How to Weatherproof Wood for Outdoors: A Step-by-Step Guide

How to Weatherproof Wood for Outdoors A Step-by-Step Guide
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Whether you’re building a new deck or investing in some new garden furniture, if it’s made of wood and will be used outdoors, then you need to make sure that it is weatherproofed so that it stands up to the elements.

Weatherproofing wood will take a little time, but it is vital that you do it to ensure that you don’t need to replace it all again within a few years. We looked at the best wood to buy for outdoors and how to weatherproof it.

What Is the Importance of Weatherproofing Wood?

Weatherproofing wood will do much more than just protect it from rotting away in the rain. You can treat wood to protect it from UV rays, humidity, frost, and insect damage. Of course, this won’t make your wood or wooden furniture immune to these external influences, but it certainly will aid in lengthening the lifespan of it.

Any wood that is exposed to the outdoor elements will need to be treated even if it is undercover on your porch. If left untreated, the wood is susceptible to rotting, cracking, and warping. This applies to all wooden items in the outdoors including your deck, shed, and furniture. 

What Is the Importance of Weatherproofing Wood

What Are the Best Woods for Outdoor Use?

Some woods are better at resisting decay than others, so it’s important to choose your wood wisely. When buying patio or garden furniture, check what kind of wood it is made from. Even though it may cost more, there is often a good reason for that, and a more considerable investment now will pay off down the line as it will last you a lot longer.

In the USA, for example, there are three types of wood that are most widely used due to their availability, suitability, and cost. They are all American softwoods and the price of each will reflect the availability of that particular wood, in the area you live.

  • Redwood: widely available in the western United States
  • Western red cedar: the most popular choice in the Midwest
  • Cypress: recognized as the best choice in the eastern United States 

How to Weatherproof Wood for Outdoors?

The easiest way to weatherproof your wood is to use wood sealant or stain. A sealant will give a transparent finish whereas a wood stain has added pigment that will change the way the wood looks. Both will waterproof the wood equally well but should be reapplied every few years.

Step 1: Prepare the Wood

The first thing you need to do is prepare the surface of your wood by sanding it down. Start by using rough sandpaper to tackle any imperfections in the wood and to remove any previous treatment.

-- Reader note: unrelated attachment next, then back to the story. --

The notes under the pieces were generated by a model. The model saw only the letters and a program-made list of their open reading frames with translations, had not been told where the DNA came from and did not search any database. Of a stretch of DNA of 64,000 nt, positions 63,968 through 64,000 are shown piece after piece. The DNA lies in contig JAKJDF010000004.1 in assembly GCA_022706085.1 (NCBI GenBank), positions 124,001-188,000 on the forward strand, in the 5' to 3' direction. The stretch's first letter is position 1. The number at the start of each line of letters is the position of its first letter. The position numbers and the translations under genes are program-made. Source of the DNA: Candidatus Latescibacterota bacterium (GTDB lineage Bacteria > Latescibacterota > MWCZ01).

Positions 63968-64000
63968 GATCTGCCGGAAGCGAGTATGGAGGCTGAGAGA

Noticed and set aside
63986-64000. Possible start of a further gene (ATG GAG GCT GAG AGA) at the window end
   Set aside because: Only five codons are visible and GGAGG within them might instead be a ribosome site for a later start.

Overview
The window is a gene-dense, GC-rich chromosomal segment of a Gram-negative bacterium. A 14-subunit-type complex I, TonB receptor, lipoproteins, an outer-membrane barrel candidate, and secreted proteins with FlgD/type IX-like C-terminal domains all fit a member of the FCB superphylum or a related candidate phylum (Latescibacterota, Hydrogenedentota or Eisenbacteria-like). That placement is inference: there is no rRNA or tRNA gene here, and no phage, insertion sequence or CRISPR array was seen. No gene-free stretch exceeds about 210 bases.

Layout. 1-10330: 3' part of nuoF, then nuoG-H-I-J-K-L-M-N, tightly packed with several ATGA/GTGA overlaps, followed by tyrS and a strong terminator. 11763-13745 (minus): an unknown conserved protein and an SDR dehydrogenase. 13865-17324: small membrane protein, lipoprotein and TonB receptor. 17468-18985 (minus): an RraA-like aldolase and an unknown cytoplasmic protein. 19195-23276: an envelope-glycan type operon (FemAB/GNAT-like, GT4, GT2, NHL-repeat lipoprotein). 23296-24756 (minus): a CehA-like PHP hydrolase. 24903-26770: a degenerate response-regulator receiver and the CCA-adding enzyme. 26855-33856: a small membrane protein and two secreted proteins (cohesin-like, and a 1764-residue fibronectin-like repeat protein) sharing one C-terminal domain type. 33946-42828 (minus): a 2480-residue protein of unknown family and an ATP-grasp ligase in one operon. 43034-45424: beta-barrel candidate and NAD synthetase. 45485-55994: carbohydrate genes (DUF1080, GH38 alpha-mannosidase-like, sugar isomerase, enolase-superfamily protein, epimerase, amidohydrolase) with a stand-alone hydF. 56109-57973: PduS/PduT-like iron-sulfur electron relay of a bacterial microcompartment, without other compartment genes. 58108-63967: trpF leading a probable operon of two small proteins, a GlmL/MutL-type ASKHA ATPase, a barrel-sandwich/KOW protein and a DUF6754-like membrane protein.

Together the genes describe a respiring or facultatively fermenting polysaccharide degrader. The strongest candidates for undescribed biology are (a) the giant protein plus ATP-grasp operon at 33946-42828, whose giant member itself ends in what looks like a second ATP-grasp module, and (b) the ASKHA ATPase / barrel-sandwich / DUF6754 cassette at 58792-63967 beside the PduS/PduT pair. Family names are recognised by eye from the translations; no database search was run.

Finish with finer sandpaper to make it as smooth and even as possible. Clean the surface after sanding to remove any sanding residue.

If you’re buying furniture, then this will already have been done so you may just need to wipe it down so that you have a clean, dry surface.

Step 2: Choose Your Sealant and Stain

Most sealants and stains will be sold for the application you need it for. For example, you’ll find fence sealant, deck sealant, and furniture sealant.

If you need your wood to stand up against humidity, UV rays, and water, then look for marine wood sealant. If you prefer a wood stain, then make sure that it is suitable for exterior use.
If you’re working with large areas such as a deck, then consider a product that can be used with a paint sprayer for faster application; otherwise, you’ll just need brushes to apply.

Choose Your Sealant and Stain

Step 3: First Coat

The next step on how to weatherproof wood for outdoors is to apply the sealant or stain evenly with your brush or sprayer and allow to dry for four to ten hours, depending on the product's instructions.

Step 4: Sand

After the first coat, many sealants require a second sanding so that the next coat sticks better. This should be done with very fine sandpaper or “0000” steel wool. Wipe the surface down again with a dry cloth to prepare it for the second coat.

Step 5: Second and Third Coats

Apply the second coat and allow to dry once more, remembering that each coat will take longer to dry than the previous one. Once dry, finely sand and clean again before applying your third and final coat.

Step 6: Leave to Cure

It is recommended that you leave the wood to cure for around three days before using it or placing any furniture on top of it. 

Summary

Using wood for outdoor projects looks great, and given the right time, care, and attention, it will last you for decades. Just remember to reapply your sealant or stain every few years. Your time and effort will protect your wood from the outdoor elements come rain or shine.

Sealants and stains are available in almost all home improvement stores so just check that they are specially made for outdoor use and read the instructions on the product to check for drying times and whether you need to sand between coats or not.

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